In Macon County, Bob Holt, a Franklin resident and real-estate instructor for Southwestern Community College, said during the first quarter of this year, sale prices were running at 63 percent of the assessed value. He expects to see values drop after this evaluation.

Richard Lightner, Macon County’s tax assessor, said his office could ask commissioners to delay the revaluation again, up to 2015, but that he doesn’t plan to do that.

“I think we need to adjust to where reality is right now,” Lightner said. “The whole premise of doing a revaluation is to equalize the market values.”

Lightner said the lower- and median-priced homes are generally stable — it’s the high end, speculative markets that are down.

While some counties bring in a specialized appraisal firm to conduct the revaluation, others do it in-house with their own staff. Macon County has done theirs in-house in the past, but Jackson is contemplating bringing the reval in-house for the first time.

Lightner said Jackson is likely to “have a difficult time” if it does. Macon is well along in the revaluation process — some 30 percent of property values are done. Jackson is just starting.

Additionally, Macon has experience doing revaluations in-house; Jackson County does not.

“They’re starting from scratch right now,” Lightner said. “I wouldn’t want to do one like that.”

If Jackson commissioners insist on sticking to its target of 2013, Lightner said he expects Jackson County tax-office staff will be unable to make as many on-site evaluations as Macon County, and instead will be forced to rely more on computer-generated assessments.

Haywood County’s property revaluation was a massive undertaking: appraisers had to lay eyes on 50,000 properties, from condos to fast-food joints to farms, and judge whether they had gone up or down in value over the past five year.

Hundreds of property sales from 2009 and 2010 set the bar for new values on the county’s property rolls. But just because a similar home across town sold for $200,000, does it mean yours would also?

In the world of real estate, location is everything, whether it’s a few blocks down or the other side of the ridge.

This year, the county developed a highly-engineered method called “neighborhood delineation.”

The formula carves the county up into nearly 1,000 neighborhoods. From there, the county essentially wrote its own computer program to calculate property values, taking dozens of variables into account. Each variable takes the value up or down a notch, but is only as good as the baseline assigned to the neighborhood.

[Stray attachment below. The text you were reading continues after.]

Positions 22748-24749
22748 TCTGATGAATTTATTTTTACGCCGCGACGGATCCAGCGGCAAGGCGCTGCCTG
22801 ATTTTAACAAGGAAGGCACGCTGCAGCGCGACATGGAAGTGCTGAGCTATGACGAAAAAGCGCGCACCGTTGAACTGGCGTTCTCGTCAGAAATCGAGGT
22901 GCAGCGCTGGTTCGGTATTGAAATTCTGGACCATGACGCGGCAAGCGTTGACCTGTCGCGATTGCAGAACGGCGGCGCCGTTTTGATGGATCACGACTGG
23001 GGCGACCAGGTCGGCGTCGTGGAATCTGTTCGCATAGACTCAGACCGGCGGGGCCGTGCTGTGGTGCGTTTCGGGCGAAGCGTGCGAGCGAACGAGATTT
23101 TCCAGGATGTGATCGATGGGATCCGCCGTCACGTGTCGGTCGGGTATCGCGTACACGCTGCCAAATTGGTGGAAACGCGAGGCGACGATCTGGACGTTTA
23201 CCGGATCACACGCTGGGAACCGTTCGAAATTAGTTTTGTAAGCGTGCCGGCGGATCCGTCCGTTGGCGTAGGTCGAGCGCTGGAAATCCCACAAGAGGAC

The methodology is impressive, said Randy Siske, a Realtor and president of the Haywood County Board of Realtors.

“The last time we had a revaluation, the biggest complaint from the real estate community was they were comparing apples and oranges,” Siske said. “I think they really made an effort to compare apples and apples.”

Before, the county was divided into just 17 townships. All of Maggie Valley was lumped together, or all of Bethel.

Now, clusters of just 30 or 40 similar properties make up a neighborhood.

David Francis, Haywood County tax collector, pointed to a map of Hazelwood where a conspicuous donut hole appears in the middle of one neighborhood. A condo unit along a residential street was carved out and made its own “neighborhood” rather than lumping it in with the houses around it.

“That’s how close and how drilled down this is,” Francis said.

When county’s appraisal team reached the final stage of revaluation — a drive-by of every property on the books to double check their formulas — they had identified some 700 neighborhoods. But during their final drive-bys they kept creating more and more.

One appraiser trolling the back roads of Fines Creek left in the morning to survey what she thought was one neighborhood and came back to the office with three: Betsy’s Gap, Price Town and Turkey Creek.

“They were finding out that some neighborhoods were a little broad so they broke them down further,” said Haywood County Tax Assessor Judy Ballard said.

And further and further apparently, until they had added another 250 neighborhoods by the time reval was done.

“Neighborhood delineation” was lot of work on the front end — entering not just the number of bedrooms, square footage and whether a home has a garage — but also the school district, proximity to town parks or mountain views.

Those appealing their property values may have a harder time making their case.

“I think it is going to be more difficult for property owners to get through the appeal process,” Siske said. “I’m not saying there aren’t properties out there that need to be appealed. But finding a property that is $100,000 off in value I think it is very much less likely.”